The Bluegrass State was one of the few remaining US territories that had yet to approve some form of domestic sports betting. That all ended during the 2023 legislative session when legal sports betting in Kentucky was given the green light by local lawmakers.
Horse race betting has been allowed in KY for years, but now the full gambit of pro and college sports gambling will potentially be on the table for players in the region.
Politicians have cut straight to the chase, approving mobile sports betting apps for gamblers that are 18 and over. Both the method of delivery and the minimum gambling age will contribute toward keeping all sports betting dollars in the state.
Sportsbook applications grant users the ability to place wagers from anywhere in the state where gamblers can get a connection to the web via cell or Wi-Fi. Betting apps are more convenient than visiting an in-person sportsbook and waiting around to get paid.
The state-by-state sports betting revenue reports reveal that collections, hold, and tax dollars are exponentially higher in states that allow for mobile sports betting.
Kentucky has always allowed for betting on horse racing at the age of 18, so the legislature maintained that same minimum age for sports wagering. In-person sports betting will be allowed at the state’s racetracks, but the number of retail licenses has yet to be determined.
There are several offshore sportsbook sites that accept members from inside KY at 18, and domestic books matching that same minimum age is the best that the state can do to keep profits inside the border.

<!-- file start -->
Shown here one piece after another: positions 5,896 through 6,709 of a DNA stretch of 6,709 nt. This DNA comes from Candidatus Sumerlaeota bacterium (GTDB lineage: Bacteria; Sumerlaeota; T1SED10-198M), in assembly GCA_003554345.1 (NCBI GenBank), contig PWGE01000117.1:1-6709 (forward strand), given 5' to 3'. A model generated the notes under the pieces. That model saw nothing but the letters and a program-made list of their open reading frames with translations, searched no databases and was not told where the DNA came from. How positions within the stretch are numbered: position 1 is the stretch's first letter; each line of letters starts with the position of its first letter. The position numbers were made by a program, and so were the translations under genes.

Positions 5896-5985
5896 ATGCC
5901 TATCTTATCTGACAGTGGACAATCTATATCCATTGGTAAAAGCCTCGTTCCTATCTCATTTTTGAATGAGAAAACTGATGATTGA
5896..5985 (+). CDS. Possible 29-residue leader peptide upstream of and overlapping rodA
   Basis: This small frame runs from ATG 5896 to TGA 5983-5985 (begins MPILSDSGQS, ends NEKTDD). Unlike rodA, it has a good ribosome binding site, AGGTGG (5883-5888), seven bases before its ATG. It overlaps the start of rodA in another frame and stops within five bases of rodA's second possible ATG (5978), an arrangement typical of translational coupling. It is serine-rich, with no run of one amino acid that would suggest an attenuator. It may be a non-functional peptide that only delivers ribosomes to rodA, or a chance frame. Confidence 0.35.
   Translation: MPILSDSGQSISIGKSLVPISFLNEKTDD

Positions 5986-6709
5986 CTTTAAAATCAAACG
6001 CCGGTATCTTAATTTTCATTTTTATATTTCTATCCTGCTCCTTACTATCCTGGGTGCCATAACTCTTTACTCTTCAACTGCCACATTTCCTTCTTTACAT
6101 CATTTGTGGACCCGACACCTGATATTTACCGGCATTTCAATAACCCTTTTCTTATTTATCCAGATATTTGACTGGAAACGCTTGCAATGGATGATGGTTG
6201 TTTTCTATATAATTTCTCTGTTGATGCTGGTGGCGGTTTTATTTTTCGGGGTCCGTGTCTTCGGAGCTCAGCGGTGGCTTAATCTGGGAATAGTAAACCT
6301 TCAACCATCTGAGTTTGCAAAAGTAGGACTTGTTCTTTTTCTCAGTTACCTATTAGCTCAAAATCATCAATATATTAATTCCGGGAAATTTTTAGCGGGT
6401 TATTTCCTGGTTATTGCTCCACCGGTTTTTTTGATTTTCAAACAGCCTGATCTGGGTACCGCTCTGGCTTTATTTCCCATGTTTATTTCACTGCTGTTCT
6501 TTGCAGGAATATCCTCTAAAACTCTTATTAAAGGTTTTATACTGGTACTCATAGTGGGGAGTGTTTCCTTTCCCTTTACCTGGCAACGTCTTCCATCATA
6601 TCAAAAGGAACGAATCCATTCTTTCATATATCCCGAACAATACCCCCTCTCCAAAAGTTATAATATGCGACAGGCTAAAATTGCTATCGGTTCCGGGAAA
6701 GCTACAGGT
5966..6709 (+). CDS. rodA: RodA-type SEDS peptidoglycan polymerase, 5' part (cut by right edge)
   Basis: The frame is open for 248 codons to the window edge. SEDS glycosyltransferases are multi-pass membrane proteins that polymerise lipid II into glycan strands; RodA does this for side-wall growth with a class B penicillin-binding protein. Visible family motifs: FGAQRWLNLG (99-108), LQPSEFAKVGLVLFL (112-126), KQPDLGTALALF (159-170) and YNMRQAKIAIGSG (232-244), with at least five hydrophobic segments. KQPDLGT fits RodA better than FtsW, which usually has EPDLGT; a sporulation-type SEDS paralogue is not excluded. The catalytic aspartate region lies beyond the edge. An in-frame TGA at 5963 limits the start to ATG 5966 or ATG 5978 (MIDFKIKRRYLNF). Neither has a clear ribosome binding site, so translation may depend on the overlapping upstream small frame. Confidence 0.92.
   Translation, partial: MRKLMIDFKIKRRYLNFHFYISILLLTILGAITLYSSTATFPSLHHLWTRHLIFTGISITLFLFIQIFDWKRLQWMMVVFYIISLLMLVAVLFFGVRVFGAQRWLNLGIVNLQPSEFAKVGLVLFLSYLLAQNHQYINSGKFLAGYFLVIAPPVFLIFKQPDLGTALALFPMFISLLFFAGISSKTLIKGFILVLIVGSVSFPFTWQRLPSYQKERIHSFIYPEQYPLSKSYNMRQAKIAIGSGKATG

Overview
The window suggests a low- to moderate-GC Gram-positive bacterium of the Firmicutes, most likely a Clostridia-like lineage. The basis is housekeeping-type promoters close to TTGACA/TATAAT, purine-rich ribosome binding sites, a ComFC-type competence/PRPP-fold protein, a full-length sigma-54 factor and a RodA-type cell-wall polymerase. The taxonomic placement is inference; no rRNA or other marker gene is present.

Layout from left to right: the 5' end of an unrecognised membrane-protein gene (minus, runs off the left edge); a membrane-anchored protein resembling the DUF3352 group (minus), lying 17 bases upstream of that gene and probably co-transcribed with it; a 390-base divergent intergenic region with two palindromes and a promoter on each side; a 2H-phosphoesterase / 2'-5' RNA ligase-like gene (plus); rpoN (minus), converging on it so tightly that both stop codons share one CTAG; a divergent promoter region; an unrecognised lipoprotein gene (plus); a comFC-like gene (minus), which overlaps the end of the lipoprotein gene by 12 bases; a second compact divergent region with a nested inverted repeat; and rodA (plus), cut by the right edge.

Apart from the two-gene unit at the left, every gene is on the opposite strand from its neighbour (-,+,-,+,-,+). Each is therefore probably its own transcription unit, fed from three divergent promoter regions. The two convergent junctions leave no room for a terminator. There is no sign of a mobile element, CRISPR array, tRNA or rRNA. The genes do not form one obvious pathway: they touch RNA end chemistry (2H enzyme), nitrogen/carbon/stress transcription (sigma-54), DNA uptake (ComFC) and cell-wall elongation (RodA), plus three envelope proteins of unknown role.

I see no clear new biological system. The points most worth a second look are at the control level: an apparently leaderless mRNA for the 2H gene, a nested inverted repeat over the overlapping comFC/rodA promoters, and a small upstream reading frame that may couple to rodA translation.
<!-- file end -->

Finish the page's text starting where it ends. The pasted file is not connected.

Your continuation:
Sports betting will be regulated by the Kentucky Department of Lottery and Liquor, the same body that governs horse race betting. There is already early concern building in regard to the small number of staff that will handle domestic sportsbook regulation and the enforcement of violations.
According to HB 551, the Department will begin formulating regulations on June 28th of this year. Projections suggest that licenses could be granted for mobile operators by January 2024.
These outside vendors will operate through Kentucky-based racetracks, but local gamblers will likely be unable to tell that just from using the applications.
“It’s going to be very similar to other states where you will have an app, and that service provider will have their own application… So when you are wagering on your phone or on your app, you’re probably not even going to be aware that the track has a license that oversees all of that.”
KY House Representative Al Gentry (Louisville-D)
Most legal sports betting states did not start accepting wagers by their initial projection date, but even if KY is two months late to the party, there’ll be plenty of time left on the clock for betting on March Madness in 2024.